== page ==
Bare minimum rich snippet for product review

  • I see that similar questions have been asked before, but I’m not sure I understand the answer. Is it possible to show only the Star Rating for a review? Currently the rich snippet shows the Star Rating as well as a description and the featured image. It would be great if the rich snippet showed only the Star Rating, but not the featured image or a description.

    Someone had replied earlier that Google requires that the image and descriptive text appear on the page, but I could not find this information anywhere. Would it be possible to explain the requirements in detail or provide a link?

    A detailed example of how a Review rich snippet in Rank Math is used in practice would be much appreciated. The current usage with title, description, and image all shown in page seems stylistically unappealing and I have not seen this anywhere else aside from the Rank Math plugin. For example, based on the Rich Snippets Review defaults, a user viewing a review post would see the post title, followed by a featured image, followed by the post title again (due to the rich snippet), followed by the featured image again (also due to the rich snippet). Is this really how it’s supposed to be done?

    Thank you so much.

    • This topic was modified 4 months, 2 weeks ago by Things That Fold. Reason: adding link to referenced post
Viewing 8 replies - 1 through 8 (of 8 total)
  • Hello,

    I have updated the sensitive data as requested. Can you please check further?

    Thank you.

    Hello,

    Thanks for getting in touch with us.

    The preview of your review is added in accordance with the Google guidelines which suggest that a webmaster should show the schema to the users as well as to the bots.
    Here is an article with the same information: https://www.ianbrodie.com/get-star-ratings-google-search-results/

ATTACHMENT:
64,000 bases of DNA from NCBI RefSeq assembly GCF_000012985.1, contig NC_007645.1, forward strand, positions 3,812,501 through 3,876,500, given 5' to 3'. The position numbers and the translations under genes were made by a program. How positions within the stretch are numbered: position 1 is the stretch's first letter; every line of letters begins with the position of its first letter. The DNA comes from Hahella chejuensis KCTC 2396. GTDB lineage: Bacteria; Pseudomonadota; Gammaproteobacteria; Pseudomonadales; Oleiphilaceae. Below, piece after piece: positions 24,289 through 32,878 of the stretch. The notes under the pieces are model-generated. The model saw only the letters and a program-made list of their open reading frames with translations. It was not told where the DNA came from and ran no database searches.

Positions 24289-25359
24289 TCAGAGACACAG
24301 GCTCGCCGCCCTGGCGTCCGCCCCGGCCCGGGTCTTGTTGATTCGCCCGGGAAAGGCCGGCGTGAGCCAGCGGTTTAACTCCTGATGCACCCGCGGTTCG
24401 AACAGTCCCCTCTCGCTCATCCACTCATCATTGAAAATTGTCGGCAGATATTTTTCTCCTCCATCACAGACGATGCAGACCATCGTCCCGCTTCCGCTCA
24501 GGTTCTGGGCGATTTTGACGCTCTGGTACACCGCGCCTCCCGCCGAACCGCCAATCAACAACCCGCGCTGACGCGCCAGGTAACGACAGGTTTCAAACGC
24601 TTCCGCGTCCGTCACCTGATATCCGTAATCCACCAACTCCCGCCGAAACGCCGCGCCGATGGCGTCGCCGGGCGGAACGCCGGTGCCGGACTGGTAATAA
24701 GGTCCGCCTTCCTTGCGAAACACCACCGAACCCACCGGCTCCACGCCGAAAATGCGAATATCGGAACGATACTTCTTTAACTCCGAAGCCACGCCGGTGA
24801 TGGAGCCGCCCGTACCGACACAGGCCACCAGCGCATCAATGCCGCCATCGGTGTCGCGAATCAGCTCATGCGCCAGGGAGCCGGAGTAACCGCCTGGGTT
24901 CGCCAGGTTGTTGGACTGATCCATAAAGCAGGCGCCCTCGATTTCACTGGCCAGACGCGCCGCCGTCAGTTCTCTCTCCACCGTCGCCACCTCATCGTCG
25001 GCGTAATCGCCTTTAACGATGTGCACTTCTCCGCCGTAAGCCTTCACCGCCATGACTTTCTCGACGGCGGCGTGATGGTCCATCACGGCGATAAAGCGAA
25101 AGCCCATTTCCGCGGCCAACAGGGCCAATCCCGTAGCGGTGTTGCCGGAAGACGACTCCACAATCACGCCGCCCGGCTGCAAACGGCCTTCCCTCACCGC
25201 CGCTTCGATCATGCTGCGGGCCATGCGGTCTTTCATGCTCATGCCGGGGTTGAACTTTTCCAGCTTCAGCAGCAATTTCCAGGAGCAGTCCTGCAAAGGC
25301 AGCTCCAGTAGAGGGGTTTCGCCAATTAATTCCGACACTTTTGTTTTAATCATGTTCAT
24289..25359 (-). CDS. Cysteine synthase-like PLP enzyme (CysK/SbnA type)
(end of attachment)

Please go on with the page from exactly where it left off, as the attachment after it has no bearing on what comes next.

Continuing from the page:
If you show it to just the bots, you run the risk of getting removed from the rich snippets program. That is the reason it is being added to the frontend.

    Although we do not recommend removing it from the frontend – Rank Math allows you to take full control of your SEO. You can follow this link to remove the Review Display from the frontend.
    If you only want to show the star ratings and hide the featured image and description and only show the ratings, you can add the following code to the custom CSS section of your theme:

    #rank-math-rich-snippet-wrapper .rank-math-review-image{
    display:none;
    }
    #rank-math-rich-snippet-wrapper .rank-math-review-data{
    display:none;
    }

    Hope that helps and please do not hesitate to let us know if you need our assistance with anything else.

    Hi Michael,

    Thank you so much for sending the link, and instructions for disabling the image/description.

    I followed the link and after reading the entire article could not find anything to suggest that the image and description need to be visible in the page. It’s possible I missed it- if so can you please can cite the relevant text?

    However, that article did say:

    Important note: Google recently updated their requirements for star ratings. They want the reviews that star ratings are based on to be visible on your website, not just taken from external sources like Yelp or Trustpilot or Google MyBusiness as previously recommended.

    The article elaborates at length on how to allow users to submit their ratings on the page, in order to incorporate those ratings in the rich snippet.